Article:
People who ask why Dylan and Mia Farrow are bringing up old sex charges against Woody Allen right now — more than 20 years after the scandal first broke — aren’t paying careful attention to what Dylan and Mia are telling us loud and clear. It has everything to do with awards, including Golden Globes and Oscars.
Mia Farrow begin her Tweet campaign against Allen smack dab during the Golden Globes when he was being honored as a filmmaker: “A woman has publicly detailed Woody Allen’s molestation of her at age 7. Golden Globe tribute showed contempt for her & all abuse survivors.”
In Dylan Farrow’s letter to the New York Times, there is a specific focus on an industry that celebrates Allen. She says “that torment was made worse by Hollywood. All but a precious few (my heroes) turned a blind eye … Actors praised him at awards shows.” If taken at face value she wants to change the way Allen has been talked about and recognized.
When Cate Blanchett won the Globe for “Blue Jasmine” she spent half a minute honoring Allen and when she won the SAG she praised him for “writing role after role after role after role for women and giving them the space to create them.” The last Oscar winner for a Woody Allen film — Penelope Cruz for “Vicky Christina Barcelona” — reflected these sentiments by saying to him “thank you for having written over all these years some of the greatest characters for women.” It was not necessarily wrong for either woman to say what they did, but it’s understandable why a woman potentially hurt by said man would find praise like this hard.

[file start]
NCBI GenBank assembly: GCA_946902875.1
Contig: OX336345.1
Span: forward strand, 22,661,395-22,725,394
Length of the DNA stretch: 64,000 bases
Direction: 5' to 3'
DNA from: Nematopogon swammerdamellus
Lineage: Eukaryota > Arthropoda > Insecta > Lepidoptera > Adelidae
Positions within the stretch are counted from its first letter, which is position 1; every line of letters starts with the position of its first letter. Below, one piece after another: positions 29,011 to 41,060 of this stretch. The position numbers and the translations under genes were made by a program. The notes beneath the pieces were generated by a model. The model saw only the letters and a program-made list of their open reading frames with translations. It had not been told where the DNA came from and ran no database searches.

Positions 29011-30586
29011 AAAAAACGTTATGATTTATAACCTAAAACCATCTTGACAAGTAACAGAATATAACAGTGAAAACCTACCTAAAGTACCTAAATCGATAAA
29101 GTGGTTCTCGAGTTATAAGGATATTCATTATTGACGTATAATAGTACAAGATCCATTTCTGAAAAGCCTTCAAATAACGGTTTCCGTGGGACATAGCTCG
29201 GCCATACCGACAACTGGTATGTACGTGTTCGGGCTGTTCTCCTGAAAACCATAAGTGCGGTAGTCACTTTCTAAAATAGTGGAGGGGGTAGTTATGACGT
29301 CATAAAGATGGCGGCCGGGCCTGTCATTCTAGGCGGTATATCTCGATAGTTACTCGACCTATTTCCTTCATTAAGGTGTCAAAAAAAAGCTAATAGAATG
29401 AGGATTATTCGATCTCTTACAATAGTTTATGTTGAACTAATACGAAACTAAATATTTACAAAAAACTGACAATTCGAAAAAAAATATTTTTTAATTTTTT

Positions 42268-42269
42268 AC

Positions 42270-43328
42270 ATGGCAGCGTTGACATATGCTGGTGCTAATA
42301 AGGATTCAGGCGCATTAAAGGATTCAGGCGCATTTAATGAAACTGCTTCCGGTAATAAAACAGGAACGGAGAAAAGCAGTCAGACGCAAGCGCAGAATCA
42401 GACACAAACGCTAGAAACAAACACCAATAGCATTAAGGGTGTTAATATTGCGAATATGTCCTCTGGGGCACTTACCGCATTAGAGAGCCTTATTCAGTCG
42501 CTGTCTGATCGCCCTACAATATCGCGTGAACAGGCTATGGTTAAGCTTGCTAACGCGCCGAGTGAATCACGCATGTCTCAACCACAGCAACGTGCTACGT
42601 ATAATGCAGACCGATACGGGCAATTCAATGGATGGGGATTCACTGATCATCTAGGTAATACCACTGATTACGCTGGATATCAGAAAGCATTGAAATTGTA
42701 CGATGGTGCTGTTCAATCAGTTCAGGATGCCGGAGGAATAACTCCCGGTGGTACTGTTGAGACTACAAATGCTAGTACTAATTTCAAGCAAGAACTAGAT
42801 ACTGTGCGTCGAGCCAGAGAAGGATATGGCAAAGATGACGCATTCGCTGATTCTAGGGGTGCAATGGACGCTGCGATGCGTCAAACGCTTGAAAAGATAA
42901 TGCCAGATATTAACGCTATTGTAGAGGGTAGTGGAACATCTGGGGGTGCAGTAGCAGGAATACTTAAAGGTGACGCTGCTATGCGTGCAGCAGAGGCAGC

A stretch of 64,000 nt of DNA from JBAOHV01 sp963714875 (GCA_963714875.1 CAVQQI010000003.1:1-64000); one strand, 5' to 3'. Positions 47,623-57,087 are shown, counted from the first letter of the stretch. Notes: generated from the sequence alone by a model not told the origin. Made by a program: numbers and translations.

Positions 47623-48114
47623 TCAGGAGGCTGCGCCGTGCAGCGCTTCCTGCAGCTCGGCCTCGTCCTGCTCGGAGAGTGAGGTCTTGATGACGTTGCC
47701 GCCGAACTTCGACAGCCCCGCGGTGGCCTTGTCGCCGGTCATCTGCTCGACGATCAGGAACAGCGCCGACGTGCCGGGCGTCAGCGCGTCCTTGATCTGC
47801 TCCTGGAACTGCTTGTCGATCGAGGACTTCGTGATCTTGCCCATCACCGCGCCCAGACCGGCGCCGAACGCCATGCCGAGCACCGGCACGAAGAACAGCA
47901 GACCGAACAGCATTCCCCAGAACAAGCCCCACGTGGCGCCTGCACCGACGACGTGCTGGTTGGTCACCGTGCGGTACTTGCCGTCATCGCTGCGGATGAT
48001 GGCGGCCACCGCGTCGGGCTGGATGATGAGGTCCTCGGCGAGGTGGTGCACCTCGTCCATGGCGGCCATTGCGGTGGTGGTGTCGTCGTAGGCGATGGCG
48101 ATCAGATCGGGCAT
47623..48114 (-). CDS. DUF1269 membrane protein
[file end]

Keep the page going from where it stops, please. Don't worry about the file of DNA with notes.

The Oscars are watched by over 40 million people in the USA alone and the lead actress race is arguably the most followed and replayed award of the night. Intended or not the biggest impact the controversy will likely have is what message people are exposed to if Blanchett wins. Will we hear praise for Woody? Will that praise be a large part of her speech? Will it focus on his roles for women?
Before the letter, the answer to all three questions would have been near certainties; now they are not.
Unless voters choose to take the moment from her, Blanchett will have to weigh sensitivity to potential victims of abuse with acknowledging the man who helped get her to the podium. It’s unfortunate and unfair that winning an Oscar will put her in this position. However, it shines a light on how entertainment awards and celebrity have a profound impact on the society in which we live.